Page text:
Follicle-stimulating hormone level and changes in bone mass
Follicle-stimulating hormone (FSH) may have independent actions on bone remodeling and body fat regulation. Cross-sectionally, researchers have shown that serum FSH is associated with bone mineral density (BMD) and body fat in older postmenopausal women, but it remains unknown whether FSH predicts bone and fat changes.

Researchers examined whether baseline FSH level is associated with subsequent bone loss or body composition changes in older adults.

They studied 162 women and 158 men (mean age 82 ±4 years) from the AGES-BMA cohort, a substudy of the AGES-Reykjavik Study of community-dwelling older adults. Skeletal health and body composition were characterized at baseline and 3 years later.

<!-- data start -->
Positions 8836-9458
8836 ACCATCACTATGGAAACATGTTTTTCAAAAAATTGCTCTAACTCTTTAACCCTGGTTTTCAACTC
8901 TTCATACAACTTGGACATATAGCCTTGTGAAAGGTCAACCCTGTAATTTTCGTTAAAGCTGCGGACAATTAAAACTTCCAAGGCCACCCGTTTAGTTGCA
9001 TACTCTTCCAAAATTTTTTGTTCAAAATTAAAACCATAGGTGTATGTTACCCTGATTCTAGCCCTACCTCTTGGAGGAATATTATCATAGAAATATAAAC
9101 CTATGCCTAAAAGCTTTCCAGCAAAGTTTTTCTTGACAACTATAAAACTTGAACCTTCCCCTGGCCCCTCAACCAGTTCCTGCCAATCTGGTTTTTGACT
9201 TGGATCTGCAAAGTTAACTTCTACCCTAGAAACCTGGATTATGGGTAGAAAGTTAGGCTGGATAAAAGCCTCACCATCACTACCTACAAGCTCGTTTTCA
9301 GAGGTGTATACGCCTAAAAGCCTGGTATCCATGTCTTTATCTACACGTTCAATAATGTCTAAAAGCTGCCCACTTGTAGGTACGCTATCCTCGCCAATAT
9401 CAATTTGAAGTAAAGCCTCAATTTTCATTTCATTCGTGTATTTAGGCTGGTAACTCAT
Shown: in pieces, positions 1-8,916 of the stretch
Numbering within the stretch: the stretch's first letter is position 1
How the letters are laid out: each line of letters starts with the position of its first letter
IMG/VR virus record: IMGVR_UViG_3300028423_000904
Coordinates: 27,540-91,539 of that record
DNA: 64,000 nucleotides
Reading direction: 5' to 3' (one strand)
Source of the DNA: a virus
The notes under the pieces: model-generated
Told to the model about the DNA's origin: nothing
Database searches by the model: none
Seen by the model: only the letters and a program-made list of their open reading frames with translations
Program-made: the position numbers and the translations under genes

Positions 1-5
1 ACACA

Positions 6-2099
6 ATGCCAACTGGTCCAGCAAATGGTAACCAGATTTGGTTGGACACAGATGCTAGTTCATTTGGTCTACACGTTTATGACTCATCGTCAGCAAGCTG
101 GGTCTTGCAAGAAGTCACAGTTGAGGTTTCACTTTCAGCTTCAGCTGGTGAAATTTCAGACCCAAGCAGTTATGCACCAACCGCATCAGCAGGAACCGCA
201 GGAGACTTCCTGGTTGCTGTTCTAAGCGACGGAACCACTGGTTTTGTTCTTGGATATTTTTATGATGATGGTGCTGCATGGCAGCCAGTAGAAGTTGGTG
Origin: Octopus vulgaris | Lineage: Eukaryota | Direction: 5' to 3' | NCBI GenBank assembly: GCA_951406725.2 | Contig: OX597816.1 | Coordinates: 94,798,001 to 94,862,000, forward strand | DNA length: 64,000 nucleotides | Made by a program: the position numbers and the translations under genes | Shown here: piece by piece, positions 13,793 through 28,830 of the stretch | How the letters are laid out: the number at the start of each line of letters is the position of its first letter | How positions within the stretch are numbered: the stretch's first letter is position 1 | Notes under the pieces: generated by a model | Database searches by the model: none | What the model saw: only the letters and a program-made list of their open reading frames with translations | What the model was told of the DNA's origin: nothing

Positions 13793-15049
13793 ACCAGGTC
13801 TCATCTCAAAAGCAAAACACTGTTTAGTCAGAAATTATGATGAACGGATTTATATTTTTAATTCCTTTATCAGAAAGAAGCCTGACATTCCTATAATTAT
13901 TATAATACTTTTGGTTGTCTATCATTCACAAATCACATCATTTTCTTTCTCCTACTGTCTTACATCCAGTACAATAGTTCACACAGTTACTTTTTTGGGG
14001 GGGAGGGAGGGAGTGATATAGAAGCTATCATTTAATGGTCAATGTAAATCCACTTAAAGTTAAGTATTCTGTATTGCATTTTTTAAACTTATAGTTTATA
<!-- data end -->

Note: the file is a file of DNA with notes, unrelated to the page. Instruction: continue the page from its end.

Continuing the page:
Annualized change in BMD and body composition by dual-energy X-ray absorptiometry (DXA) and quantitative computed tomography (QCT). Models were adjusted for serum estradiol and testosterone levels.

-- There was no evidence for an association between baseline FSH level and change in BMD or body composition by DXA or QCT.

-- For femoral neck areal BMD, adjusted mean difference (95% CI) per SD increase in FSH was 1.3 mg/cm 2/year in women, and -0.2 mg/cm 2/year in men.

-- For visceral fat, adjusted mean difference (95% CI) per SD increase in FSH was 1.80 cm 2/year in women, and -0.33 cm 2/year in men.

Conclusively, although cross-sectional studies and studies in perimenopausal women have demonstrated associations between FSH and BMD and body composition, in older adults, FSH level is not associated with bone mass or body composition changes.